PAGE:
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Lactate dehydrogenase C (LDHC) was, to the best of our knowledge, the first testis specific isozyme discovered in male germ cells. In fact, this was accomplished shortly before “Isozymes or isoenzymes” became a field of study. LDHC was detected initially in human spermatozoa and spermatogenic cells of the testes by gel electrophoresis. Immunohistochemistry was used to localize LDHC first in early pachytene primary spermatocytes with an apparent increase in quantity following meiosis to its final localization in and on the principle piece of the sperm tail. After several decades of biological, biochemical and genetic investigations we now know that the lactate dehydrogenase isozymes are ubiquitous in vertebrates, developmentally regulated, tissue and cell specific and multi-functional. Here we will review the history of LDHC and the work that demonstrates clearly that it is required for sperm to accomplish their ultimate goal, fertilization.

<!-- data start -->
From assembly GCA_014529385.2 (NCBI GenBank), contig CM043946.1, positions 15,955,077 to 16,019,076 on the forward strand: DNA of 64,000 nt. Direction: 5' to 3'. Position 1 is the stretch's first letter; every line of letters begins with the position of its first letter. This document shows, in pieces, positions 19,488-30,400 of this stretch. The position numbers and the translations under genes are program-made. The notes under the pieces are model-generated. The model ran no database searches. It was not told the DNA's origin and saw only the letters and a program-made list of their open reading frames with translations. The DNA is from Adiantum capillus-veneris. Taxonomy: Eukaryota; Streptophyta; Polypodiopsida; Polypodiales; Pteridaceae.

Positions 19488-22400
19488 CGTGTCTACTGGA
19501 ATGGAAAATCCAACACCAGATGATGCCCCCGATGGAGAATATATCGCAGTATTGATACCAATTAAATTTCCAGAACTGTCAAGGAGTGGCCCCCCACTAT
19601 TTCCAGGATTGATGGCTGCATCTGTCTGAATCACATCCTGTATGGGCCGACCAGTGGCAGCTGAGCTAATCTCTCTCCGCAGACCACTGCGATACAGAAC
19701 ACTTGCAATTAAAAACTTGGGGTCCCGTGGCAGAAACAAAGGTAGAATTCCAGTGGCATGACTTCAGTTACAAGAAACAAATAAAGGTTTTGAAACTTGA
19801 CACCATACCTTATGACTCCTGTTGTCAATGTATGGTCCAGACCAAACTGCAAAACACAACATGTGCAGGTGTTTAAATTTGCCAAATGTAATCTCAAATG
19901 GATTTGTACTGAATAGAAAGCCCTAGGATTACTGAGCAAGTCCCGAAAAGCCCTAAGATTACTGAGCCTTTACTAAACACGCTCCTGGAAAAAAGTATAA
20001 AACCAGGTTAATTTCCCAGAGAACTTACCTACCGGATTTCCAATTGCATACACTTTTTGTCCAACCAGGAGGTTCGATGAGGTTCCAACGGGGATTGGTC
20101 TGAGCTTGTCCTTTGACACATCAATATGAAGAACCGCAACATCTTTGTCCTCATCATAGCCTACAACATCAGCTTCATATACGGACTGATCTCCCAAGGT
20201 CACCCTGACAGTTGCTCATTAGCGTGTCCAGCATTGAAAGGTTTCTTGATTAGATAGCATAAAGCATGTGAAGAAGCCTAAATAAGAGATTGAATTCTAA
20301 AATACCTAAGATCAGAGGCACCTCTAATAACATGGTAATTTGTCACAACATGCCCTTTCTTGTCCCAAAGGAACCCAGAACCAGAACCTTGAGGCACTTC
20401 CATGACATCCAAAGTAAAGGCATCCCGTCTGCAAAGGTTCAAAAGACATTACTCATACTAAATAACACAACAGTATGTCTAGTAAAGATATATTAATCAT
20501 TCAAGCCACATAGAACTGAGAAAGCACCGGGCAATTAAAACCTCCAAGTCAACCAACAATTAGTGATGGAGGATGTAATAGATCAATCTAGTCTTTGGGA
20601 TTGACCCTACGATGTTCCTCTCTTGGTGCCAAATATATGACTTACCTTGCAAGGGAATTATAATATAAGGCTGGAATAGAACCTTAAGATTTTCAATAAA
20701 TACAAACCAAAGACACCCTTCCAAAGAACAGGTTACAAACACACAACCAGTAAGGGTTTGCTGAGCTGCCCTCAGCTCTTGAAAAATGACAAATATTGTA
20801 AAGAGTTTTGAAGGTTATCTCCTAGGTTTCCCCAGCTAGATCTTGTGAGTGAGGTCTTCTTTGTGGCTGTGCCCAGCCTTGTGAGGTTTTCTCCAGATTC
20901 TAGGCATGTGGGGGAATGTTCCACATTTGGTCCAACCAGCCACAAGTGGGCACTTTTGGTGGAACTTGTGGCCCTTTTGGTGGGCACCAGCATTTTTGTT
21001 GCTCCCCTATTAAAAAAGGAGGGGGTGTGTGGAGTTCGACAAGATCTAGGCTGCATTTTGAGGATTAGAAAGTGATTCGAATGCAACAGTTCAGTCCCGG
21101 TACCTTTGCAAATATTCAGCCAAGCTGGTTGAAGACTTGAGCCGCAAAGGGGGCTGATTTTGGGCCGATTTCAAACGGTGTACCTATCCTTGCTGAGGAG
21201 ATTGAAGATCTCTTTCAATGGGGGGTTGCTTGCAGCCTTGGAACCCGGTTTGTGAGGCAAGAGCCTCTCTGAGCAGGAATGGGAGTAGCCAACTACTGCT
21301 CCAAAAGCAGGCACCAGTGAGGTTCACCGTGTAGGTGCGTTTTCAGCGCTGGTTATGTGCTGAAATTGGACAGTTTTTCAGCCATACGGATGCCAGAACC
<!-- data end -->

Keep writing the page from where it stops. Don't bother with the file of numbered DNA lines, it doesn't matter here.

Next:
The isozyme concept owes its development to Clement Markert (Markert and Appella, 1961) who was one of the first to recognize the significance of multiple molecular forms of enzymes, and since this time, isozymes have been extensively studied or used as markers for normal and abnormal cell function. One of the earliest studied and best examples is the lactate dehydrogenase (LDH) enzyme family which catalyzes the interconversion of pyruvate to lactate with the concomitant oxidation/reduction of NADH to NAD+ (Everse and Kaplan, 1973). The first evidence of the presence of multiple forms of LDH was found using the technique of protein electrophoresis (at this time in a starch matrix) elaborated by Smithies (1959) coupled with cytochemical visualization of LDH activity (Allen, 1961; Dewey and Conklin, 1960). We learned that LDH consists of A and B subunits that assemble into homo- or heterotetramers that are distributed in the body in combinations reflecting the metabolic requirements of different tissues and consistent with the catalytic properties of the isozymes. For example, LDHA is most abundant in skeletal muscle where oxygen deficiency from exercise requires glycolysis to satisfy metabolic needs, while LDHB is expressed abundantly in cardiac muscle that is dependent upon aerobic metabolic pathways.